When they say I'm too all over the place to benefit from therapy, I think they're trying to politely say that I talk a lot of rubbish and don't make a whole lot of sense. But again, I've never been any different. People misunderstand what I'm trying to say constantly; it's the most frustrating part of my life and always has been.

Doobius Tue 09-May-17 18:57:03

My first thought was OCD, but that miles-a-minute mind could also be associated with ADD or mania/hypermania (bipolar disorder).

You should see a psychiatrist if possible, though, and explain this all. Easier said than done, I know, but you deserve a diagnosis that fits with you.

trfdxz Tue 09-May-17 20:42:02

Just come across another thread where people are talking about how debilitating OCD is. Definitely not me. Definitely don't have bipolar disorder either. I've wondered about ADD but I'm not convinced and I'm not really sure I want a diagnosis of anything. I just want to put an end to this magical thinking stuff.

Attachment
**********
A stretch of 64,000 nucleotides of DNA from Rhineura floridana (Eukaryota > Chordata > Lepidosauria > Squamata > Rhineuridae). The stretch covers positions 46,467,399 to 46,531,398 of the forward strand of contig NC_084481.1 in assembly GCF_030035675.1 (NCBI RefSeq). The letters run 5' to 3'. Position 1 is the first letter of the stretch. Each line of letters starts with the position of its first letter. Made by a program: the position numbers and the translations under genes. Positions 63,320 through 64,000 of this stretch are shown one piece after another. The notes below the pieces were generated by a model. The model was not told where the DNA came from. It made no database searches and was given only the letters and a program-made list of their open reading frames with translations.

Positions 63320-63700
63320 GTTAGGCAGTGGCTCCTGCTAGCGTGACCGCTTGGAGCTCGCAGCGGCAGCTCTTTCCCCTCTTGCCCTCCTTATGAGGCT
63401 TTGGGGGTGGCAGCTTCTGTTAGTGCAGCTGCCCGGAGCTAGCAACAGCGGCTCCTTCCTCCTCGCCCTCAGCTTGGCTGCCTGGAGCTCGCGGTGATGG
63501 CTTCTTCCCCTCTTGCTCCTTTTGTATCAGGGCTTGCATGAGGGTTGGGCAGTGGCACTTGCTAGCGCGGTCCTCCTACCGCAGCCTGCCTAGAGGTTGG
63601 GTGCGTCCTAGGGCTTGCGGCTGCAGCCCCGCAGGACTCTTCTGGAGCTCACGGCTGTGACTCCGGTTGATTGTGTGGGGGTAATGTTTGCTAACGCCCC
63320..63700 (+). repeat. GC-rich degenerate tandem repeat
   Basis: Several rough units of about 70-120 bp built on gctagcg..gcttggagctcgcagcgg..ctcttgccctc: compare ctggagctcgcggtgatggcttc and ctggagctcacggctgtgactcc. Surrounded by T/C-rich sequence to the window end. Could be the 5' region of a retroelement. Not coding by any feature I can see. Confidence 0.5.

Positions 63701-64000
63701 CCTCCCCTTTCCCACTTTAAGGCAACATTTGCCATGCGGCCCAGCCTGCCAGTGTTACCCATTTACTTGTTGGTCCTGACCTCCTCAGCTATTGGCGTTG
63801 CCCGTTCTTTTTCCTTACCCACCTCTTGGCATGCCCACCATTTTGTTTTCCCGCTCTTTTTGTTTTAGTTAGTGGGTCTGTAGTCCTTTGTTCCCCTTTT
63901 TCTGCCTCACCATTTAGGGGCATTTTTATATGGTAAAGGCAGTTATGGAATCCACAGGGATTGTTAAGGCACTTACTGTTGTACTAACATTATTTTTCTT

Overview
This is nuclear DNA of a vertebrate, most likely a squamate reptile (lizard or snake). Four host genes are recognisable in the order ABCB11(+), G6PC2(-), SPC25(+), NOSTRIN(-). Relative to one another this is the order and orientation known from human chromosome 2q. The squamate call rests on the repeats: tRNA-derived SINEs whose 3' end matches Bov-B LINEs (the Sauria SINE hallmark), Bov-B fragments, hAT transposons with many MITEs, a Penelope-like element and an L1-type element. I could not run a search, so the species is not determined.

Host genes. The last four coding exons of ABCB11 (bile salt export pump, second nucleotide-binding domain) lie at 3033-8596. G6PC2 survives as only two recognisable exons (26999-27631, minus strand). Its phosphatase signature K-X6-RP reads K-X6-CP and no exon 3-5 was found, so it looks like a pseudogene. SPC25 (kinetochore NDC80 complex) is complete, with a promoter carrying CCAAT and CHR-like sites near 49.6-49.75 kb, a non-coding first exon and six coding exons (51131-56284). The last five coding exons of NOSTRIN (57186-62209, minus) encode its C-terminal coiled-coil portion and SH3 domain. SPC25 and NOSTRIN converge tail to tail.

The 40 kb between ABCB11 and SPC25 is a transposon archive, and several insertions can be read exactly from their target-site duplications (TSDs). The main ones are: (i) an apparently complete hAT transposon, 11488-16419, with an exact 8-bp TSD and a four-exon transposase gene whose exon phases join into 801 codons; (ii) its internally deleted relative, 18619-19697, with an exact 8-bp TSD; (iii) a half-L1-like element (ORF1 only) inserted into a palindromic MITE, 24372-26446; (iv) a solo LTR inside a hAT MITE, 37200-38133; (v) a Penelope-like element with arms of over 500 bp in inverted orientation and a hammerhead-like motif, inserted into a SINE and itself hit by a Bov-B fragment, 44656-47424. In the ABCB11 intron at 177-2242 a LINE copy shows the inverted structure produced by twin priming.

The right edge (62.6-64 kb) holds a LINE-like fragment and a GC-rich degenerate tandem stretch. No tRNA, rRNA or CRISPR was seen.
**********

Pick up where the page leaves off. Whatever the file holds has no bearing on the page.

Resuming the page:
Reading about OCD has actually reminded me that I had similar a couple of years ago with lots of thoughts about being drawn to hurting people. That passed without me doing anything so maybe it's just a waiting game.

chocolateworshipper Tue 09-May-17 21:10:23

I think you would benefit from a psychiatrist who can identify exactly where your problems are, prescribe the right AD for you (there are so many different types) and suggest the right kind of therapy. You may need to see a therapist who covers multiple types of therapy (many of them do) rather than one who just does CBT for example.

Daddyof3lovelylife Tue 09-May-17 21:13:00

"I can't sleep or concentrate because I can't stop thinking"
Totally understand and had similar experiences, also used to think certain numbers had a big impact on my life in weird ways.
Firstly I would say it is absolutely possible to change this, no question.
I stopped medication; (gradually as advised) took up mindfulness which helps me to realise my brain cannot stop is designed to do that! But you can train it to relax, its a habit, just like over thinking.